The Soil-Value team swept up the early-career awards with posters and presentations on soils in cities and agriculture at this year’s British Soil Science Society Conference.
The focus for this conference this year was on soils and sustainable development goals (SDGs). The programme included a huge range of topics really underlining how soils link to so many of our sustainability challenges.
Roisin O’Riordan and Victoria Janes-Bassett – two of our Soil-Value researchers – were awarded Early Career Researcher prizes for the best poster and presentation of the conference. The awards – a mounted trowel and spade – take pride of place Pentland Centre HQ.
“Understanding the long-term effects of agriculture on soils is key to a sustainable future”, says Victoria. In her talk she presented a new model that lets us explore the long-term effects of agriculture and soil biogeochemistry.
“Over a third of global land area is used for agriculture and much of that land has been used for farming for centuries. Agriculture changes the natural flow of nutrients and we need to understand these changes to ensure sustainable food production for the future.”
“It’s also important for climate though – agricultural soils store carbon and can be a source. There’s lots of interest at the moment in increasing soil carbon in farmed land to combat climate change”
“Observations help us to understand what’s going on but only provide part of the picture! There are so many factors that influence how soils change. Observations from one site can’t tell us the whole story, but if we combine datasets and models then we start to see the bigger picture”. Victoria has collected together datasets from long-term experiments from across Northern Europe to test the new model.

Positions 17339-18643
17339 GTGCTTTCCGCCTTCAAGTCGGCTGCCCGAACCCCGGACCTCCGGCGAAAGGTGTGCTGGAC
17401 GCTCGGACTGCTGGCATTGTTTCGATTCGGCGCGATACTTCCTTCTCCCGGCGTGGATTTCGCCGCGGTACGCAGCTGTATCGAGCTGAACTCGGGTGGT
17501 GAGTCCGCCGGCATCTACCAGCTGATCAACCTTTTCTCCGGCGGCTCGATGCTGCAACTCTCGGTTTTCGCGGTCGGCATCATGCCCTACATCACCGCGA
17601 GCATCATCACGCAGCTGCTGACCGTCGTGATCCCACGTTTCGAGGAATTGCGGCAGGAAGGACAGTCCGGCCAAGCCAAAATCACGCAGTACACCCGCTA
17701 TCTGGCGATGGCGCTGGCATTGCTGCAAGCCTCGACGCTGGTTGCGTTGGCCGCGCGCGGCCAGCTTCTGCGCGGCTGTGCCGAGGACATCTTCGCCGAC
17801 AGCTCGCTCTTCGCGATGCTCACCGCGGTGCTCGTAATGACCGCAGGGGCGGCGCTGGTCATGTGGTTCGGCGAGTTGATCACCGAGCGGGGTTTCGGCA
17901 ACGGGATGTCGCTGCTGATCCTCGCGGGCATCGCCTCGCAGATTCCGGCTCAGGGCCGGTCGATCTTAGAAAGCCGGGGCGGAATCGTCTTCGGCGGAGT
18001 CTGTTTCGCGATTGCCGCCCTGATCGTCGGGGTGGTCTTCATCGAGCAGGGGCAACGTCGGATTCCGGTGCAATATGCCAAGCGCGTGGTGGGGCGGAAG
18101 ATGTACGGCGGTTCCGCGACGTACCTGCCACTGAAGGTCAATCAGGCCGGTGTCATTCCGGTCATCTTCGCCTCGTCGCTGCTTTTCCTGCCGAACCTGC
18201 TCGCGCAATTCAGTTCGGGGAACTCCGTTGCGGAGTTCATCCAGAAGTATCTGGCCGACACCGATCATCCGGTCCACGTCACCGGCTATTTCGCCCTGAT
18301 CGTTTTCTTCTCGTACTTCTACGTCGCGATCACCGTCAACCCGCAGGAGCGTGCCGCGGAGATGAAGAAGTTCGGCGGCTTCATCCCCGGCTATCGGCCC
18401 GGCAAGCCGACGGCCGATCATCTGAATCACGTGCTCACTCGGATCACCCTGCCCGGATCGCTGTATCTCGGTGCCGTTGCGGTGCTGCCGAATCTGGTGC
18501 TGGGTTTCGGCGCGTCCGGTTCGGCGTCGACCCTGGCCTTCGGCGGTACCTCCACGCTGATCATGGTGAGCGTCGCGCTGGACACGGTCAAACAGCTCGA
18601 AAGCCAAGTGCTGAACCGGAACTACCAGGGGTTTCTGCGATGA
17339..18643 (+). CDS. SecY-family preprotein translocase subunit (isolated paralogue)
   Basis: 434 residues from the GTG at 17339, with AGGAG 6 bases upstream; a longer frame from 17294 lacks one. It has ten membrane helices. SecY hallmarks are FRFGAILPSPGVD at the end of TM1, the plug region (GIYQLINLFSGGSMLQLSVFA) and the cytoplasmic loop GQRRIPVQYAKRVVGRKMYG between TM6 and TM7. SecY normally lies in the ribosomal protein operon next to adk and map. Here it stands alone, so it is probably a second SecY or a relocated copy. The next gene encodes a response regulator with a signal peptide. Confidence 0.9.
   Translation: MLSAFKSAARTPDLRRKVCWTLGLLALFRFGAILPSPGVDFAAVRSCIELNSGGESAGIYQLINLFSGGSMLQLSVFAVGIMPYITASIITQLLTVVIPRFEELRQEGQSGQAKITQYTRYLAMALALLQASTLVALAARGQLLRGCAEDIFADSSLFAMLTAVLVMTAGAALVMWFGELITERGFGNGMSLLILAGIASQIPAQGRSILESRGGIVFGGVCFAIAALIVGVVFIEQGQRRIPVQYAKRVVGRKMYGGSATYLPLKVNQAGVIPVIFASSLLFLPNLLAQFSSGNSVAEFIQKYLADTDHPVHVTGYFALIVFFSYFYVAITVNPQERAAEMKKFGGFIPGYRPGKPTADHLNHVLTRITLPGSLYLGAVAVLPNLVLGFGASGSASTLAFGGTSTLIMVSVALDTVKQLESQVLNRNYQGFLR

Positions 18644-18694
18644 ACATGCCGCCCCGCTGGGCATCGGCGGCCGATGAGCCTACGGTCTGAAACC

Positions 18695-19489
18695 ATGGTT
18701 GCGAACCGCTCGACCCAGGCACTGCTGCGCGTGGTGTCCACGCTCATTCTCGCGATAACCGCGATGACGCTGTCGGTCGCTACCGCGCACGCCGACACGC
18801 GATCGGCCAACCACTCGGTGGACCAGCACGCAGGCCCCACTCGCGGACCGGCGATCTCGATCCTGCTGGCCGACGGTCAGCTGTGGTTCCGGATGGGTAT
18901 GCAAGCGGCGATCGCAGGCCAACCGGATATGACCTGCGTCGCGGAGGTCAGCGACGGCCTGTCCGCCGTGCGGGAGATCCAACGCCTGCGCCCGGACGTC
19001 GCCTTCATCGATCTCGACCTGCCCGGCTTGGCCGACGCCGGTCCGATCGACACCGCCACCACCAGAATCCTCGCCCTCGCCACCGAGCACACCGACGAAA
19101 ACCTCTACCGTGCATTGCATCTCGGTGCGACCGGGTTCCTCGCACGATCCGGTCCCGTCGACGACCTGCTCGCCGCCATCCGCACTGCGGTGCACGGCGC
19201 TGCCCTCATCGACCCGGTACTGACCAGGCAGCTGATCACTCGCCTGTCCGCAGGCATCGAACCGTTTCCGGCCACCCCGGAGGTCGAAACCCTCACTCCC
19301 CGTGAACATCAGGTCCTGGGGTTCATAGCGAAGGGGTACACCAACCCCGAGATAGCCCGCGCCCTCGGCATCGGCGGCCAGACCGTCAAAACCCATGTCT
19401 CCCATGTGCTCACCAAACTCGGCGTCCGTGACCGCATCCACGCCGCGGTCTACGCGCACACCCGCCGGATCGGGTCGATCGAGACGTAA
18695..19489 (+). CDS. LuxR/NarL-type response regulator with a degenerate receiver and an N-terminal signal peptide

“The model is telling us that fertilizer inputs are important in sustaining yields, but that the stocks of carbon are strongly influenced by longer-term ecosystem development”.
“We know so little about the soil beneath our feet and pavements in cities”, says Roisin, a first year PhD student. Roisin presented a poster on her work investigating urban soils.
“Soil is important for many ecosystem services, the benefits that we get from the environment such as flood mitigation, clean air and carbon storage, but we know little about the role urban soils play in providing these in cities.”
Roisin added that the urban environment is an important area of research, “urban populations are growing, and cities are becoming vital locations for delivering a range of ecosystem services. Already over half the world’s population lives in urban settlements, so it is crucial we begin to understand how urban soil affects quality of life in cities through ecosystem services.”
“My research focuses on the organic matter in urban soils as a proxy for ecosystem service provision. I’ve been collecting urban soil from across the city of Manchester and I’m looking forward to seeing what I find!”
Jess Davies said, ‘I’m very proud of both Victoria and Roisin. Explaining models is no easy feat and this is Roisin’s first conference. Their dedication and passion for their research shines through – it’s brilliant having them as part of the team.”